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I've finally concocted a way to create in-home outlets that provide direct 12 volt DC power to wall outlets. No inverter needed.

Solving the Mystery of Pure DC In-Home Power Jun 25, 2016 4:54am UTC
Over the past months, I've been thinking on and off about a potential way to get 12 volt DC power straight from a solar panel into a wall outlet without needing any inverters.

At it's face, this sounds like a simple problem. Just hook the outlet up to the solar panel, right? Easier said than done. Let me walk through the more detailed implementation and point out a few of the problems along the way.

The recurring theme throughout this write-up will be connectors. Let's start with the solar panel itself. Most off-the-shelf panels are equipped with special interconnects at the ends of their lead wires which are meant to be usable outdoors where they might get wet or dirty.

My cell phone has no such notion of those harsh, harsh conditions. So the solar panel connector (by itself) is not suitable for use with the target devices (cell phones, cameras, Chromecasts, portable speakers, etc...), many of which have a USB connector, but we'll come back to that.

Now let's get a little more involved than directly connecting a solar panel to a target device. After all, this is supposed to be power for a home, not just for a single device at a time.

We'll need batteries.

Big batteries.

We'll need something to control the charging of the batteries,

And we need more solar panels.

Great! So we get a large AGM 12V 250 Ah battery (maybe even a few), we get a charge controller, and we start hooking them together. Wait, this expensive hardware needs some protection. Let's throw in some fuses.

Wait, fuses? DC fuses?
Yes, they do exist. Think of the ones under the hood of a car. So called "blade style" fuses.

Okay so NOW we hook everything up. And now we have to start making some tough decisions. We've got raw wire coming out of the batteries supplying our 12 volts of power. We need a standard way to connect that to our multitude of devices.

If the end goal didn't stipulate the lack of any power inverters, we'd be pretty much done. Just wire the 12V DC to the inverter, wire the other end to a normal 3 prong outlet, and plug stuff in.

For some devices, this is bound to be the only way to do things. Those devices would be the ones without a "wall wart" as it's called. So simply stated: No wall wart? Use a DC/AC inverter.

But what about all of these devices that do have a wall wart? You know, the big chunky things that get really hot and convert AC to DC. Pretty much every cell phone... well... pretty much every modern electronic device includes one of these. Wouldn't we be effectively taking raw 12V DC power, converting it to 120V AC, and then converting it back to 12V DC?

Yep. Stupid, I know.

So then how do we eliminate the middle man? Well there's some challenges:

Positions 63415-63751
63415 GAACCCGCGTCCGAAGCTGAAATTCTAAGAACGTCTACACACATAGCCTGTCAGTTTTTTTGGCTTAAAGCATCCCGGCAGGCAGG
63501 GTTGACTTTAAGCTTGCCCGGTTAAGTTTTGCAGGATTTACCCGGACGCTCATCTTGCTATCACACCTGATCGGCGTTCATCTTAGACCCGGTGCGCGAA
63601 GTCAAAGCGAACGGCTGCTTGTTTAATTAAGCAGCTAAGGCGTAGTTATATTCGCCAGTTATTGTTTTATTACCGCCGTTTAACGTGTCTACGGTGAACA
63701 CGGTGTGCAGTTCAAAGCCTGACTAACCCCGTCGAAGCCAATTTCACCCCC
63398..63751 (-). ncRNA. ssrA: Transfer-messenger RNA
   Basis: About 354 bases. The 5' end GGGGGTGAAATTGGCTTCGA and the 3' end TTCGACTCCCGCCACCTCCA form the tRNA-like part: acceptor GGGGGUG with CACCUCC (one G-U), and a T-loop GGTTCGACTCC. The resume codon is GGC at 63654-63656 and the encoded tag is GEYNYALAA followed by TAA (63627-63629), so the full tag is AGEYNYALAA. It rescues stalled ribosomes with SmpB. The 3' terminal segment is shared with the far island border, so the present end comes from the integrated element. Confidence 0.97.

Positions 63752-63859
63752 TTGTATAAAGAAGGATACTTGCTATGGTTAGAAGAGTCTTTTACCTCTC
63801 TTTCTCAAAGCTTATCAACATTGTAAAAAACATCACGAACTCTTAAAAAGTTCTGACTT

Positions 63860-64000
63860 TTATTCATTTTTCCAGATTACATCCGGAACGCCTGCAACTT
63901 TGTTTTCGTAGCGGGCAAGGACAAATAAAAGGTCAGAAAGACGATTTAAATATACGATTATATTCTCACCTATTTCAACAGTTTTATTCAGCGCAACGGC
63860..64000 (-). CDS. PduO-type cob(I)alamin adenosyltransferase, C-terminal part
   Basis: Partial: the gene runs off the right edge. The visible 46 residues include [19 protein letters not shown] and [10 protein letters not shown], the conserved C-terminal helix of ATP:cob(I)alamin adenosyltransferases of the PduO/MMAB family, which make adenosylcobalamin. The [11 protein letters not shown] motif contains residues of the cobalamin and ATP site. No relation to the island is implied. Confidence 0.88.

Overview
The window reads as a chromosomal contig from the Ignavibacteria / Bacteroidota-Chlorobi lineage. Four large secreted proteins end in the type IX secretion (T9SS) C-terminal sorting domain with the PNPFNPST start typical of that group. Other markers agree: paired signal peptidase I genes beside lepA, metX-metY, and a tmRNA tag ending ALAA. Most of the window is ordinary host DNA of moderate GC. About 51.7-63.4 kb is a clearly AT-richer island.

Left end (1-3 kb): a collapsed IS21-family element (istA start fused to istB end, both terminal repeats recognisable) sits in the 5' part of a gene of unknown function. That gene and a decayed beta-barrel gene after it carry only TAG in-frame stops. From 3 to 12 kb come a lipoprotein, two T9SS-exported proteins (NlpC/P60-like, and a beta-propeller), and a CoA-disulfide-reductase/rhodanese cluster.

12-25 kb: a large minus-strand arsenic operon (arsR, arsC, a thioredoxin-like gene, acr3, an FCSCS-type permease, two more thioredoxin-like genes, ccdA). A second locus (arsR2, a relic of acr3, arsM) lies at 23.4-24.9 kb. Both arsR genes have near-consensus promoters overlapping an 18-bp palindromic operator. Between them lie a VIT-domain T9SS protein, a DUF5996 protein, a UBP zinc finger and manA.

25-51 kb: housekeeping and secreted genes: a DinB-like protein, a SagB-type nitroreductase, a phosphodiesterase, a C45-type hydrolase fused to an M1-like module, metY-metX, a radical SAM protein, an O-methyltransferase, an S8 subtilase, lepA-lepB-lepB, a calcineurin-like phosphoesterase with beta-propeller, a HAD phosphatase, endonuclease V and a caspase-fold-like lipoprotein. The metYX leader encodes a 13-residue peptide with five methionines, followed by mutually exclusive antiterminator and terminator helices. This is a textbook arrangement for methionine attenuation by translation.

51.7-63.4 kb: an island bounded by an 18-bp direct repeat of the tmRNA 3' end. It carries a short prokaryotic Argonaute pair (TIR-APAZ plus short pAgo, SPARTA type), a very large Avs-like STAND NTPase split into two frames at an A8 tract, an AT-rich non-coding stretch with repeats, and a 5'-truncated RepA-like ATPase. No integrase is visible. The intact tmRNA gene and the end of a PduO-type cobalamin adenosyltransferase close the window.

1) Some devices charge via USB
2) some charge via DC connector
3) And (worse yet) some use a proprietary connector

There's literally no consistency here. No single standard, like the 120V AC power outlet, that everyone agrees to use.

If we go with USB connectors, we lose out on the other two connector types unless we start splicing wires. Also, when's the last time you've seen a "ready-to-wire" usb "outlet" thingy that doesn't take AC as input? More wire splicing... more... wire... splicing...

If we go with DC connectors, then we have to pick a size (of which there are many), so we lose out on devices that way, and then we also lose out again on USB and proprietary connectors (without some wire splicing). And don't even get me started on differing plug polarity with the DC Connectors... ugh...

Plug option 3 is just dumb, so let's skip that one and move on.

Where do we go from here? What option gives us the most flexibility, doesn't cost a fortune, is reasonably future-proof, and is tried and true?

The epiphany I had was these:

The fact that almost everyone knows exactly what this is at first glance means we're off to a good start. And if you don't, this is a 12V DC socket outlet. Formerly known as a cigarette lighter outlet, but with the rise of portable electronic devices has become less often used for lighting cancer sticks.

As far as limitations, these things are rated for about 10 Amps of current, but that's okay, we can limit that with our blade fuses from before. An added bonus is that many of the plugs that fit into these include their own fuse. We're stuck at 12 volts only, but we can rely on what gets plugged in to manipulate that voltage as it sees fit.

This outlet is compelling because products like this one exist in vast diversity and for relatively cheap prices:

Furthermore, this is not the only type of device available that makes use of a 12V socket outlet. And for the ones that don't (DC connectors and proprietary connectors), you can go to basically and electronics store, like radio shack, and pick up a plug for one of these with lead wires that are ready for solder. The only extra thing you might need is a voltage regulator if your device requires something other than 12V for its input.

So there you have it. This is most likely the solution I'll be going with to build a proof-of-concept on the way towards a house with pure DC outlets direct from a solar panel. Green energy at its finest!
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